>> Andrei Alexandrescu wrote:
>>
>>> Leandro Lucarella wrote:
>>>> "enum" as the way to declare manifest constants were much more ugly
>>>> than
>>>> "!(", and most of the people were against it. I don't see why ".("
>>>> should
>>>> be introduced.
>>> Ugly or not, enumerated symbols were manifest constants to begin with.
>>> That's kinda hard to argue against because it's a sheer fact.
>>  Even before we expanded enums, I hated how there was no toString() for
>> enum
>> types.
>
> defineEnum in std.typecons provides that (and parsing too).
>
>> Walter explained this was because bit masks made it difficult. I
>> like using enums for a restricted set of options.  That'd allow the
>> compiler to provide toString and catch misuse in switch statements...
>> Including when I add or remove allowed values.
>
> Walter hasn't gotten around to implementing the final switch statement,
> which does exactly as you mention. For the interested I paste the
> relevant section in TDPL - hot off the oven:
>
> \section{The \protect\cc{final switch} Statement}
>
> It is  often the case  that @switch@ is  meant to handle  all possible
> cases,  such as  all values  of a  small integer  or of  an enumerated
> type. If, during maintenance, the  number of cases is changing, all of
> the dependent @switch@  statements suddenly fall out of  sync and must
> be  manually searched  for  and modified.   For  such situations,  the
> \cc{final switch} statement comes in handy:
>
> \begin{D}
> enum deviceStatusMask = 3;
> ...
> void Handle(uint x) {
>    final switch (x & deviceStatusMask) {
>    case 0: ...
>    case 1: ...
>    case 2: ...
>    case 3: ...
>    }
> }
> \end{D}
>
> Should  the value of  @mask@ change  later to,  say, 7,  attempting to
> recompile @Handle@ is met with refusal on the following grounds:
>
> \begin{lstlisting}[language=sys]
> Error: final switch statement must handle all values
> \end{lstlisting}
>
> The \cc{final switch} statement looks  at the shape of its controlling
> expression to figure out the bounds, as follows:
>
> \begin{itemize*}
> \item  If \meta{expression}  is \metai{e}  @&@ \metaii{e}  and  one of
>    \metai{e} and \metaii{e} evaluates  to a positive compile-time value
>    @c@, then the range is determined as @0@ up to (and including) @c@.
> \item  If  \meta{expression}   is  \metai{e}  \cc{\%}  \metaii{e}  and
>    \metaii{e} evaluates to a  positive compile-time value @c@, then the
>    range is determined as @0@ up to (and not including) \cc{c}.
> \item  If  \meta{expression}  is   an  unsigned  right  shift  (either
>    \metai{e}  \cc{>>}  \metaii{e}  operating  on unsigned  numbers,  or
>    \metai{e}  \cc{>>>} \metaii{e}),  and if  \metaii{e} evaluates  to a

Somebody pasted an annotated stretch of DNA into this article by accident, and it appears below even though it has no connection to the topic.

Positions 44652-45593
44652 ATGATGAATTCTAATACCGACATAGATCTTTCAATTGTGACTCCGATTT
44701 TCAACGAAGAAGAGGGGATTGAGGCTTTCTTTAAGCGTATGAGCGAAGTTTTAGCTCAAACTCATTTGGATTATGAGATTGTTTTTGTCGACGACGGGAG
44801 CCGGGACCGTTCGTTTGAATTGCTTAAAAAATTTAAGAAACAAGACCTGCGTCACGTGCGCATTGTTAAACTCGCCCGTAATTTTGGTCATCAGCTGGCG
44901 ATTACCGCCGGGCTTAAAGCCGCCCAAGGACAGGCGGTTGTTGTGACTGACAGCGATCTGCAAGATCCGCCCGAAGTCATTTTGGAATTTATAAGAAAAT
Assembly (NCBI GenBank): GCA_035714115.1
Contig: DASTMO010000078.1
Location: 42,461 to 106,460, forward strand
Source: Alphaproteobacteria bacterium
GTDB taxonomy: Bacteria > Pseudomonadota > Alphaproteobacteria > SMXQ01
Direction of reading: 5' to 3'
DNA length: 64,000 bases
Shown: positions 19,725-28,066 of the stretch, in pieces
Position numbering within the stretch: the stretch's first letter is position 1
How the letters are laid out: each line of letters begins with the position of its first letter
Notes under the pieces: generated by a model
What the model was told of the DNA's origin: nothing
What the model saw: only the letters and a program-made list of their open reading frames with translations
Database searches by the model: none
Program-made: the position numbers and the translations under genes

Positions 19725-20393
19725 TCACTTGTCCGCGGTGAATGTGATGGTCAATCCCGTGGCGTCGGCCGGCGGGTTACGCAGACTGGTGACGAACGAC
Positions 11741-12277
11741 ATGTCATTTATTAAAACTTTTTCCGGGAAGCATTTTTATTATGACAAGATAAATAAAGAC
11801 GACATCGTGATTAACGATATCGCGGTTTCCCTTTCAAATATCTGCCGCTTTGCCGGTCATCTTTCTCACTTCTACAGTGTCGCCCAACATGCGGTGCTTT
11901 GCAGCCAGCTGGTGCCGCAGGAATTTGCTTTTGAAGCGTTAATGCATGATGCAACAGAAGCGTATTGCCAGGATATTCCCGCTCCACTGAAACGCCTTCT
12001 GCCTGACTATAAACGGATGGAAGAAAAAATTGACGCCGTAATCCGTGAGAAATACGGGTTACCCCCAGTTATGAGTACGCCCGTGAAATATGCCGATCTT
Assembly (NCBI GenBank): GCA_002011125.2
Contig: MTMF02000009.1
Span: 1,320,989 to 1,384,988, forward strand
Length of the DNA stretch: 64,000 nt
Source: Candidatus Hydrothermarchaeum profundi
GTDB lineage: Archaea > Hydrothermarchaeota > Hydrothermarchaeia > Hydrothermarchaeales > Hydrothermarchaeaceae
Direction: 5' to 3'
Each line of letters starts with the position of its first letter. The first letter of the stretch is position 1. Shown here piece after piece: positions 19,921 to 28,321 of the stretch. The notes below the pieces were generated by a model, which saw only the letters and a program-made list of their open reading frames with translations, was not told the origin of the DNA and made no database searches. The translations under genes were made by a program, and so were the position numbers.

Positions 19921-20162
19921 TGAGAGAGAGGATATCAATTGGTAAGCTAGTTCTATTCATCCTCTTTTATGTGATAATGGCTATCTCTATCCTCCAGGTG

>    compile-time value  @c@, then the range  is determined as  @0@ up to
>    (and not including) \cc{1 << (8 *} \metai{e}\cc{.sizeof - c)}.%>>
> \item If  \meta{expression} is  the assignment variant  of one  of the
>    above  (@&=@, \cc{\%=}  etc.) then  the range  the same  as  for the
>    non-assignment variant.
> \item If  \meta{expression} is  an enumerated type,  the range  is the
>    entire set of values of the enumerated type.
> \item   Otherwise,  the  range   is  @e.min@   up  to   and  including
>    @e.max@. (The @min@ and @max@  constants are defined for all numeric
>    types.)
> \end{itemize*}
>
> There are quite a few other  cases in which the range of an expression
> could be  effectively determined,  but \cc{final switch}  only handles
> the  usual ones.   A @default@  label  is allowed  inside a  \cc{final
>    switch} statement  and practically turns  off all checks  because it
> ensures \emph{de facto} that all values are handled.
>
>
> Andrei

Final switch is great, but why allow default case in it? Putting the
default case into the final switch effectively transforms it into a
regular one discarding all of its benefits. What's the point?

Denis Koroskin wrote:
> On Mon, 06 Oct 2008 04:03:08 +0400, Andrei Alexandrescu
> <SeeWebsiteForEmail@erdani.org> wrote:
>
>> Jason House wrote:
>>> Andrei Alexandrescu wrote:
>>>
>>>> Leandro Lucarella wrote:
>>>>> "enum" as the way to declare manifest constants were much more ugly
>>>>> than
>>>>> "!(", and most of the people were against it. I don't see why ".("
>>>>> should
>>>>> be introduced.
>>>> Ugly or not, enumerated symbols were manifest constants to begin with.
>>>> That's kinda hard to argue against because it's a sheer fact.
>>>  Even before we expanded enums, I hated how there was no toString()
>>> for enum
>>> types.
>>
>> defineEnum in std.typecons provides that (and parsing too).
>>
>>> Walter explained this was because bit masks made it difficult. I
>>> like using enums for a restricted set of options.  That'd allow the
>>> compiler to provide toString and catch misuse in switch statements...